What and Where of Chinese Factory Riots Reported on Social Media, But What Of Why and Who?
BY Lisa Goldman | Thursday, September 27 2012
Earlier this week Foxconn, the huge China-based electronics manufacturer, was forced to close down for three days as a reported 2,000 workers rioted. Foxconn is probably best known to readers of the English language media for manufacturing iPhones and other Apple products. The Taiwanese-owned factory is notorious for its difficult working conditions; techPresident reported earlier this month that local academic colleges had been forcing students onto the assembly lines to compensate for a shortfall of workers needed to make the deadline for the launch of the iPhone 5.
There have also been reports of Foxconn assembly line employees committing suicide, although no evidence was reported of a direct link between the suicides and conditions in the factory.
Associated Press (AP) and the Chinese news outlet Xinhua reported the story, with the latter obliquely implying that the riots were sparked by a brawl between workers from different provinces &madash; perhaps an ethnic dispute? The Washington Post posits that it's unclear what started the riots, even as it links to a Reuters report that includes mention of posts on Sina Weibo by Foxconn workers who claimed that factory guards had beaten some of them almost to death. Again, Reuters notes that these reports could not be independently verified.
The New York Times's coverage is perhaps the most interesting, because staff reporter David Barboza notes in his lede that the story first broke on Chinese social media — but then tells David Brancaccio of Marketplace Tech Report that he does not like using social media in his stories unless he "really, really [has] to," because there is no way of corroborating the information.
Reporters can't take without corroboration the company's statement that the incident-which involved about 2000 people-- was started by a personal dispute and was not work-related. Barboza observes that it's tough to define personal and work issues when 79-thousand people work and live at a factory complex.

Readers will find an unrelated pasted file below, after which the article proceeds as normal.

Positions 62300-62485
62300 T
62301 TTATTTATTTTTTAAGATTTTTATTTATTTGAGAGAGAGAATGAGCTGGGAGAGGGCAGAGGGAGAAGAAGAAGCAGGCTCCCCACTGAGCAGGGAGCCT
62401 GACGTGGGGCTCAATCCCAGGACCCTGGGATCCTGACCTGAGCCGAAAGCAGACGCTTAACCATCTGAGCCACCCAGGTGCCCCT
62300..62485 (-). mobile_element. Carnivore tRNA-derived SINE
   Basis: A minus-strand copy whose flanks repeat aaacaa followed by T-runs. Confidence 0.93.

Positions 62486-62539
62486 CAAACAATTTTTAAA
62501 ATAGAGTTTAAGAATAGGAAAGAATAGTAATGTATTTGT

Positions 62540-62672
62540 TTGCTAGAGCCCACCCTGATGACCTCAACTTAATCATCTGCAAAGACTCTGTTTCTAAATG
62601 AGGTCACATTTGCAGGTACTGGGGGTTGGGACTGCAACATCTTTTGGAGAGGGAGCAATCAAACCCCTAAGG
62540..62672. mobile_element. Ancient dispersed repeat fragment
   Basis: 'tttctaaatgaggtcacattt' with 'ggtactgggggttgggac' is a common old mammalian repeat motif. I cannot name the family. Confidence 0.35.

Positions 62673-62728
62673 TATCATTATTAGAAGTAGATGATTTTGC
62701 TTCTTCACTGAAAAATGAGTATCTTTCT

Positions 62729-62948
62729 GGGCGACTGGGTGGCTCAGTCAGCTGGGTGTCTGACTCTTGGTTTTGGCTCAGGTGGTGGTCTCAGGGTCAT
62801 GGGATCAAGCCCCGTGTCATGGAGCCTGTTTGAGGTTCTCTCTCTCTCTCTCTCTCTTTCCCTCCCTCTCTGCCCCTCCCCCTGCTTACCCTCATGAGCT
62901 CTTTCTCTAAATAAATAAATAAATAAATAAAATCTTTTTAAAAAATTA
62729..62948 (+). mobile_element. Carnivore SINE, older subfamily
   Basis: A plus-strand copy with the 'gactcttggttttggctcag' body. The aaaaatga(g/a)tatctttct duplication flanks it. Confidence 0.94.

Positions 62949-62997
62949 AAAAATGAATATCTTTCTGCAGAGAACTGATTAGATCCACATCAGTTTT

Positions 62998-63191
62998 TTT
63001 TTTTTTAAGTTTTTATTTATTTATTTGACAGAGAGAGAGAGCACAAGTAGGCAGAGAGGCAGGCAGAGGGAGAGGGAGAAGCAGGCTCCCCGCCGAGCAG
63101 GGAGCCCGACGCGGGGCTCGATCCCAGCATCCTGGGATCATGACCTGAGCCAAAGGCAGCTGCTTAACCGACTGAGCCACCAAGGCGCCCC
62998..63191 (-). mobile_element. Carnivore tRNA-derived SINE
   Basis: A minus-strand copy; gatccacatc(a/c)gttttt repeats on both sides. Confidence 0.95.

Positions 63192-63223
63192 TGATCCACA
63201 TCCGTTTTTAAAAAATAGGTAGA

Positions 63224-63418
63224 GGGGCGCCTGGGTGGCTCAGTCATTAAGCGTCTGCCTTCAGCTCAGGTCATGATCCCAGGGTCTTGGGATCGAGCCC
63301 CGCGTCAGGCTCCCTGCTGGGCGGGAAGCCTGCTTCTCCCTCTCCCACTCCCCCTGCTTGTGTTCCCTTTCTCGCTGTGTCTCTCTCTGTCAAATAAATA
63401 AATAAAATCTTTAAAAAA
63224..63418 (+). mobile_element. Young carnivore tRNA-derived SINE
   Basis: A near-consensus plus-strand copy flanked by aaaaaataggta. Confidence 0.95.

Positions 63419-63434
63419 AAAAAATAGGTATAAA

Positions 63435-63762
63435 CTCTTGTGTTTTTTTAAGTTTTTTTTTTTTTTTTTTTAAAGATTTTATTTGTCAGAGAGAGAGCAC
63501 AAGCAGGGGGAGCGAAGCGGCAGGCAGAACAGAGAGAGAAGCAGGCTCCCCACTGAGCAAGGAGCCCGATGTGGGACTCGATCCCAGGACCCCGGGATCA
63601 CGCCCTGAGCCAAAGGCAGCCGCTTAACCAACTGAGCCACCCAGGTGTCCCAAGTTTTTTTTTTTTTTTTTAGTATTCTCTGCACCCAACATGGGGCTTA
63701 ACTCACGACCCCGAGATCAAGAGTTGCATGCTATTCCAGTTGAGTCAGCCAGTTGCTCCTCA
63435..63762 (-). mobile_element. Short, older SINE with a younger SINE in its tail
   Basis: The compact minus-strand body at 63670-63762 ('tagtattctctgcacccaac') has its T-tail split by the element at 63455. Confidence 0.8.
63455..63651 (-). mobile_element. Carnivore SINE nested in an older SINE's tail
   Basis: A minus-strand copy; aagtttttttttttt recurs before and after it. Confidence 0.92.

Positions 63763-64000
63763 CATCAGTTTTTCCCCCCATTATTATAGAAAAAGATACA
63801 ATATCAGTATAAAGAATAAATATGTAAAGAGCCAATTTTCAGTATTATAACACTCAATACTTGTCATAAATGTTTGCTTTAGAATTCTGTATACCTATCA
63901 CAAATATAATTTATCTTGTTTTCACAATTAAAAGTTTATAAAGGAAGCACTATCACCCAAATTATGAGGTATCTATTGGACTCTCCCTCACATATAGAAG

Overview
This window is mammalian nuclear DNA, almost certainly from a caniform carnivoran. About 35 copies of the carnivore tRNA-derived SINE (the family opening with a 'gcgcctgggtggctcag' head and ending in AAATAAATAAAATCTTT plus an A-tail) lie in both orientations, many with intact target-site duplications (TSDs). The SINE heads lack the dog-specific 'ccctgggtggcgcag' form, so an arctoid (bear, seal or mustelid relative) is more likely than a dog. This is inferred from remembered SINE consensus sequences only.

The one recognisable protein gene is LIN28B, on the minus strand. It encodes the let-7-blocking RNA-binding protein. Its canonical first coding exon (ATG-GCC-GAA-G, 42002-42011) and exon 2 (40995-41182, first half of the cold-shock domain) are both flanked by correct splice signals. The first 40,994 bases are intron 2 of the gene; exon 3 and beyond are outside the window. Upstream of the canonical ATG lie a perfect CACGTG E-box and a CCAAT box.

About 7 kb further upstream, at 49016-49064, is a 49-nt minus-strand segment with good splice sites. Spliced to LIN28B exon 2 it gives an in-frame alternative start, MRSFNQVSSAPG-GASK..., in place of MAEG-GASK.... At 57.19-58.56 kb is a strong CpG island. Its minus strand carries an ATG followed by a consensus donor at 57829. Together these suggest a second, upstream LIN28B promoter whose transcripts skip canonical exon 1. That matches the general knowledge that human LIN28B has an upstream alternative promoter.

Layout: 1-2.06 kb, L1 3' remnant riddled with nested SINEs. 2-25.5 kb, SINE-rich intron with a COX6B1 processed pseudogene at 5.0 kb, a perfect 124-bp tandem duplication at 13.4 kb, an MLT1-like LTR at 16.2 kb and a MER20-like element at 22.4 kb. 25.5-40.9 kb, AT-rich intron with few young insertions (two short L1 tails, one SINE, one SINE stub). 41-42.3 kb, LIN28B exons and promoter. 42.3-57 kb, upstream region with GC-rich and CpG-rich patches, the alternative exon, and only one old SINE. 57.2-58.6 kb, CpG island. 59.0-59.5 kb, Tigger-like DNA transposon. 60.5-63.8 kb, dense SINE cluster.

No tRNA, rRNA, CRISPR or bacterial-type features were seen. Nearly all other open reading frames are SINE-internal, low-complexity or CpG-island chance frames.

"They are like cities, like city-states," [Barboza] says. "And they have their own dormitories, their own banks, their own little restaurants, their own work sites. In the "city" of some of these facilities you may have the Dell building, the Apple building, and the Microsoft building and these are really conglomerates manufacturing conglomerates."
In his New York Times report about the riots at Foxconn, Barboza observes:
...analysts say worker unrest in China has grown more common because workers are more aware of their rights, and yet have few outlets to challenge or negotiate with their employers.
When they do, though, the results can be ugly and, because of social media and the Web, almost instantly transmitted to the world in their rawest and most unfiltered form.
A man who identified himself as a Foxconn employee told Barboza that he believed the riots had been sparked by a dispute between factory guards and employees, adding, “But I think the real reason is they were frustrated with life.”
In China the newspapers, radio and television are mostly state owned, with the government exercising significant control over reports. Social media platforms like Sina Weibo, the microblogging platform, are also controlled, but to a far lesser extent. In a recent article for techPresident, David Eaves writes that Chinese Internet analysts believe the government tolerates or even manipulates social media as a useful means of watching and controlling the population. In the case of Foxconn, it seems unlikely that the government leaked photos of rioting workers at the largest and probably best known factory in the country. But on the other hand, official controls on the brick-and-mortar media as well, as the culture of fear that prevents witnesses from speaking on the record, have combined to create a smokescreen around this story. Did the workers riot because they wanted better conditions, was there an ethnic dispute or a fight between guards and workers? Or were they just "frustrated with life?"
Social media has not supplied the answers, though it does raise the questions.
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